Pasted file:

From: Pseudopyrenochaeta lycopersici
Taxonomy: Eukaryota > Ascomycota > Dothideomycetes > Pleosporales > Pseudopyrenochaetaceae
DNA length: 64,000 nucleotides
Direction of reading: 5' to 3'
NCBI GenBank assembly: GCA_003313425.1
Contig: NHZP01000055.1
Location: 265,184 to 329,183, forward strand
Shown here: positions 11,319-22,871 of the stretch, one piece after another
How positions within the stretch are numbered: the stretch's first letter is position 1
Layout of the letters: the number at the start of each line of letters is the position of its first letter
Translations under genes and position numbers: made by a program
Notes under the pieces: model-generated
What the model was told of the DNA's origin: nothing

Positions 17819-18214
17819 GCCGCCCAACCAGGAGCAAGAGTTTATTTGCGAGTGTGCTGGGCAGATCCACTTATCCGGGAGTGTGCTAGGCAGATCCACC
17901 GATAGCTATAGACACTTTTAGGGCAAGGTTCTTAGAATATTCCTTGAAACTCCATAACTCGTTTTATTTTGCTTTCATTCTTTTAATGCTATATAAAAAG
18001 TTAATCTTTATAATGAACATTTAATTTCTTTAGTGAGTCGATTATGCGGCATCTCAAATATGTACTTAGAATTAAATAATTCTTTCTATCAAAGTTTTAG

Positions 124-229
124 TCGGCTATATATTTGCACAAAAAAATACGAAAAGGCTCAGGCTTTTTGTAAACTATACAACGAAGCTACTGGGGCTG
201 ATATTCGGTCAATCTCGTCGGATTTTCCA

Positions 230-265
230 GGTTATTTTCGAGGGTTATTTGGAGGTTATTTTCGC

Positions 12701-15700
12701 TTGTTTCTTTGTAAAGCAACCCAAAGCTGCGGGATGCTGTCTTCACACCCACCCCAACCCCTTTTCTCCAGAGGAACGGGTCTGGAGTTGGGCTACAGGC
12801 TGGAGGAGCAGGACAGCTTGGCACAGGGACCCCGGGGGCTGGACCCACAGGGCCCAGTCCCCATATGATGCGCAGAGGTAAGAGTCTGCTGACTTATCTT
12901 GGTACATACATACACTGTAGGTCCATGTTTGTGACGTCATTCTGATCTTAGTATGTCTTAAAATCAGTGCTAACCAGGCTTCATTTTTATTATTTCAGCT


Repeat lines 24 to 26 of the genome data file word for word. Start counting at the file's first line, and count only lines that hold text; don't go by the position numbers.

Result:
12701 TTGTTTCTTTGTAAAGCAACCCAAAGCTGCGGGATGCTGTCTTCACACCCACCCCAACCCCTTTTCTCCAGAGGAACGGGTCTGGAGTTGGGCTACAGGC
12801 TGGAGGAGCAGGACAGCTTGGCACAGGGACCCCGGGGGCTGGACCCACAGGGCCCAGTCCCCATATGATGCGCAGAGGTAAGAGTCTGCTGACTTATCTT
12901 GGTACATACATACACTGTAGGTCCATGTTTGTGACGTCATTCTGATCTTAGTATGTCTTAAAATCAGTGCTAACCAGGCTTCATTTTTATTATTTCAGCT